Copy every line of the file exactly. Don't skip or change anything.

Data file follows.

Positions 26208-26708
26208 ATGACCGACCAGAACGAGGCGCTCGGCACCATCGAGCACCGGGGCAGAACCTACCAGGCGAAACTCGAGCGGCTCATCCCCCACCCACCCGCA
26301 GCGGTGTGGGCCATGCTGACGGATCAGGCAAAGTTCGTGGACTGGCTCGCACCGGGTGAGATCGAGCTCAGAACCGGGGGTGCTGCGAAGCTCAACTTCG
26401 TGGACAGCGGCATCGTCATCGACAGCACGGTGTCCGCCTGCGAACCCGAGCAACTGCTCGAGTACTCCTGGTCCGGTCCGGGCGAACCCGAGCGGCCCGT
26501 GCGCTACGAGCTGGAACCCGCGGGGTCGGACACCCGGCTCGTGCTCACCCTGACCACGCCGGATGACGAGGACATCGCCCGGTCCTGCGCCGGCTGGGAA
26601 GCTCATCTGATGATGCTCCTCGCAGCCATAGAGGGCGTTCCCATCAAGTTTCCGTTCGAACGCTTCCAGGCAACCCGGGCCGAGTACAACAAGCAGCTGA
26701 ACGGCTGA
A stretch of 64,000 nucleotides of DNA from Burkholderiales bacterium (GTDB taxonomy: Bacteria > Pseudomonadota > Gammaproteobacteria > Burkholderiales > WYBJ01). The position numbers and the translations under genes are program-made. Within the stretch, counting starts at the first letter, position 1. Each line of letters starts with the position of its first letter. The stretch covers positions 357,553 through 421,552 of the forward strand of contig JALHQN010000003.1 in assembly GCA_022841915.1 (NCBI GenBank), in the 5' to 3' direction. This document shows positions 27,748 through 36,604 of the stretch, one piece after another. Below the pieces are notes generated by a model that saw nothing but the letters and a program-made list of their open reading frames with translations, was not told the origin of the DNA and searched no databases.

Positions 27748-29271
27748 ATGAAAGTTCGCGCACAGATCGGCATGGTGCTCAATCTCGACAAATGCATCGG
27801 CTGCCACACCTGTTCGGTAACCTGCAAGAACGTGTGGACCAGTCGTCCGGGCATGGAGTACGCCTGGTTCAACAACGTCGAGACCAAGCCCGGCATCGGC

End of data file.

Positions 26208-26708
26208 ATGACCGACCAGAACGAGGCGCTCGGCACCATCGAGCACCGGGGCAGAACCTACCAGGCGAAACTCGAGCGGCTCATCCCCCACCCACCCGCA
26301 GCGGTGTGGGCCATGCTGACGGATCAGGCAAAGTTCGTGGACTGGCTCGCACCGGGTGAGATCGAGCTCAGAACCGGGGGTGCTGCGAAGCTCAACTTCG
26401 TGGACAGCGGCATCGTCATCGACAGCACGGTGTCCGCCTGCGAACCCGAGCAACTGCTCGAGTACTCCTGGTCCGGTCCGGGCGAACCCGAGCGGCCCGT
26501 GCGCTACGAGCTGGAACCCGCGGGGTCGGACACCCGGCTCGTGCTCACCCTGACCACGCCGGATGACGAGGACATCGCCCGGTCCTGCGCCGGCTGGGAA
26601 GCTCATCTGATGATGCTCCTCGCAGCCATAGAGGGCGTTCCCATCAAGTTTCCGTTCGAACGCTTCCAGGCAACCCGGGCCGAGTACAACAAGCAGCTGA
26701 ACGGCTGA
A stretch of 64,000 nucleotides of DNA from Burkholderiales bacterium (GTDB taxonomy: Bacteria > Pseudomonadota > Gammaproteobacteria > Burkholderiales > WYBJ01). The position numbers and the translations under genes are program-made. Within the stretch, counting starts at the first letter, position 1. Each line of letters starts with the position of its first letter. The stretch covers positions 357,553 through 421,552 of the forward strand of contig JALHQN010000003.1 in assembly GCA_022841915.1 (NCBI GenBank), in the 5' to 3' direction. This document shows positions 27,748 through 36,604 of the stretch, one piece after another. Below the pieces are notes generated by a model that saw nothing but the letters and a program-made list of their open reading frames with translations, was not told the origin of the DNA and searched no databases.

Positions 27748-29271
27748 ATGAAAGTTCGCGCACAGATCGGCATGGTGCTCAATCTCGACAAATGCATCGG
27801 CTGCCACACCTGTTCGGTAACCTGCAAGAACGTGTGGACCAGTCGTCCGGGCATGGAGTACGCCTGGTTCAACAACGTCGAGACCAAGCCCGGCATCGGC